NEW DELHI: Protection, localisation and cross-border flows of data and privacy will be at the core of the upcoming ecommerce policy that will also focus on India’s position in global trade negotiations, officials in the know said.
With a group of 76 members including the US, European Union, China, Japan, Australia and Singapore working to develop trade rules for ecommerce, the Department for Promotion of Investment and Internal Trade (DPIIT), which is drafting the policy, has said the policy would focus on India’s interest at the World Trade Organization.
“The policy will be WTO-centric and we have studied the respective policies of the EU, US and China,” a top official told ET. “It is evolving now but data — be it storage, cross-border flows, privacy, community data or payments — is the main thrust. All other issues are ancillary.”
A draft of the policy is being deliberated upon within the commerce and industry ministry.
While the Department of Commerce, which deals with India’s trade issues, had floated a draft policy in July last year, the DPIIT was made the nodal department for the government’s ecommerce initiatives in September.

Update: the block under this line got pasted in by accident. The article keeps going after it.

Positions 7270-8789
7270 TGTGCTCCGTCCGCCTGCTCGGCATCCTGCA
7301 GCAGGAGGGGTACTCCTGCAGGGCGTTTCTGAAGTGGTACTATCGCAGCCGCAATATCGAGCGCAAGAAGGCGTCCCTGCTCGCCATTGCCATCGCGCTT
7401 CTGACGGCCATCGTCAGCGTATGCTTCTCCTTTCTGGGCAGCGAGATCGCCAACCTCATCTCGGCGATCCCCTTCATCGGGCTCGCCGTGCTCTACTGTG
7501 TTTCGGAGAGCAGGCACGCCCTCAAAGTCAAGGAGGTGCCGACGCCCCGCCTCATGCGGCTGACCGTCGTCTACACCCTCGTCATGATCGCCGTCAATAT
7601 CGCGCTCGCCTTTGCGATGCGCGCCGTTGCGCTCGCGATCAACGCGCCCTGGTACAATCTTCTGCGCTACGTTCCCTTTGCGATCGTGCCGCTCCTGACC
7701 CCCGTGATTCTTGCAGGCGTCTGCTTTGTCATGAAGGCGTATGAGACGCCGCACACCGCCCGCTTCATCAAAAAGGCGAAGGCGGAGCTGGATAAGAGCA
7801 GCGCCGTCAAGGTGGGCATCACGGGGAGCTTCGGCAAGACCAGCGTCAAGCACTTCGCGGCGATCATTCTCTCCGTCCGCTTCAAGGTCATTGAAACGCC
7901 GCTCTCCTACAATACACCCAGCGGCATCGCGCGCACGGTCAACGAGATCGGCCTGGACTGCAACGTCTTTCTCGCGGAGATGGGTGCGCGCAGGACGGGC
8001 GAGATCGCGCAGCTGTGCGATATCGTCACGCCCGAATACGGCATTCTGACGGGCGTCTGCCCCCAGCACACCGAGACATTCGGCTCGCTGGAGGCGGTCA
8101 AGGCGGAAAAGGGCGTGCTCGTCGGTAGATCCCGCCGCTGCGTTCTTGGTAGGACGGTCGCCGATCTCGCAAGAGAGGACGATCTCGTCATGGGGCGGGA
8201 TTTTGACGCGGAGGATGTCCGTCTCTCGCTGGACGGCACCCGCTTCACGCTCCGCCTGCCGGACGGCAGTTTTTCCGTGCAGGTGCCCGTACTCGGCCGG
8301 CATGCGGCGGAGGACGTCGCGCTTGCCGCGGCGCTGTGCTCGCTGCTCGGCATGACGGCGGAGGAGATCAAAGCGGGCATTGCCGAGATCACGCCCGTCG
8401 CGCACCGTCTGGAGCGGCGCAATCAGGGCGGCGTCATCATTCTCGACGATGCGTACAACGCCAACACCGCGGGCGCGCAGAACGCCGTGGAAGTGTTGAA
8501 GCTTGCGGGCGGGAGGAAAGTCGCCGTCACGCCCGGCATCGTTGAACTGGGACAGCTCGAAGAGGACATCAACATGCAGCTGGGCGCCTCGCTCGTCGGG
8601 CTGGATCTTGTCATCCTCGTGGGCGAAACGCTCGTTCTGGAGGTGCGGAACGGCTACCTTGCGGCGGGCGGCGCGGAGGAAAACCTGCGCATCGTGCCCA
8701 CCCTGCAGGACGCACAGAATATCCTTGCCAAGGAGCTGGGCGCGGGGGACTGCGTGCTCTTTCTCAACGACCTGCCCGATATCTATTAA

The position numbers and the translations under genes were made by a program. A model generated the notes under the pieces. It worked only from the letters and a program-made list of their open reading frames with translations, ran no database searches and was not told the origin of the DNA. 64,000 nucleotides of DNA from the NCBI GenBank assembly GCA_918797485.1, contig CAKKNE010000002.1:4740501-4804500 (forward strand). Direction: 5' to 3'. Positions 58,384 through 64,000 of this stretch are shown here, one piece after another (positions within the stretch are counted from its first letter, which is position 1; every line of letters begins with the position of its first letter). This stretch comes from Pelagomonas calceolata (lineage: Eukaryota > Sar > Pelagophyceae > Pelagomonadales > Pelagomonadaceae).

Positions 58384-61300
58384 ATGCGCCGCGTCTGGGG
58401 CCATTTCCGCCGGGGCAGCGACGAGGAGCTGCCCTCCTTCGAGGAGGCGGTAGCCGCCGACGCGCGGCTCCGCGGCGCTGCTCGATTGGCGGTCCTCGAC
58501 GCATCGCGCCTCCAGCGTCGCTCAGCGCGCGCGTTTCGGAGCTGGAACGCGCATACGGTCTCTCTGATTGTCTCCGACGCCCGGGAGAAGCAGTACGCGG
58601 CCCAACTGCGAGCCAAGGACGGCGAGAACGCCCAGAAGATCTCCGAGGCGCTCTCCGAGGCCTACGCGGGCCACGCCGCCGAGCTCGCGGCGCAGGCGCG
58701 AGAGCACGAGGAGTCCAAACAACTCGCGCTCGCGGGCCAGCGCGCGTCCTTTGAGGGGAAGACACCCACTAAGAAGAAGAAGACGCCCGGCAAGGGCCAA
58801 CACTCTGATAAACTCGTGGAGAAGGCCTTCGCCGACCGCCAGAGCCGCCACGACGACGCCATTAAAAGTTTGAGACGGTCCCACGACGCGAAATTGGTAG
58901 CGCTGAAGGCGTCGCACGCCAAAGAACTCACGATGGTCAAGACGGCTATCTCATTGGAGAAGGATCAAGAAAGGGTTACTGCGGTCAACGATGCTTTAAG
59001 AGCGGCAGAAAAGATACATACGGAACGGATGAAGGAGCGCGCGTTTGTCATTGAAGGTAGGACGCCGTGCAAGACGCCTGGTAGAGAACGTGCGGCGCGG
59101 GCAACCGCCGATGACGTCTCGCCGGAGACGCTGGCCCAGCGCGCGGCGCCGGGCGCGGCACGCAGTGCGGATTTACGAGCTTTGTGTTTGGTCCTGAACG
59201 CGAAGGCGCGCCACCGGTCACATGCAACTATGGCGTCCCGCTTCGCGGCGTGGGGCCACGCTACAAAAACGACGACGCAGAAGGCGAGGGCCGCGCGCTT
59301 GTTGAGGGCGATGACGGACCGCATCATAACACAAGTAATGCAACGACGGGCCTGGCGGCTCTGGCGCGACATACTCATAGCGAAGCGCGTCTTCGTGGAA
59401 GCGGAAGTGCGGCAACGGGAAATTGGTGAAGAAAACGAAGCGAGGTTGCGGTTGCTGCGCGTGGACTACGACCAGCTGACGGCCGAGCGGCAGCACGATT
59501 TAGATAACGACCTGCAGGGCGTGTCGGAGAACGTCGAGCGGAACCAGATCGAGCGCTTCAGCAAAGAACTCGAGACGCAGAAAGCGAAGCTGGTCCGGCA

The earlier draft had proposed only personal data or community data collected by “Internet of Things” devices in “public space” to be stored in India and suggested other data, which have no personal or community implications, be stored anywhere. It had also suggested a two-year sunset period before making data localisation mandatory.
“We are taking care of all interests and have taken a lot of inputs already,” the official said.
Another person aware of the development said the policy was critical as half the membership of the WTO would soon begin text-based negotiations on global ecommerce rules, to which India is not a party.
India has told the WTO that developing countries needed to maintain policy space in certain aspects of ecommerce such as ownership and use and flow of data in “sunrise sectors like cloud computing and data storage” and in the facets related to hosting of servers, big data analytics and M2M (machine-to-machine) communication.
“While a data protection Bill is in the offing, the ecommerce policy will not be contradictory to it. The Bill is based on the Justice Srikrishna committee report that talks of personal data but the ecommerce policy has community data as its core. It talks of the economic rights of data,” an expert on data issues said.
Source: Economic Times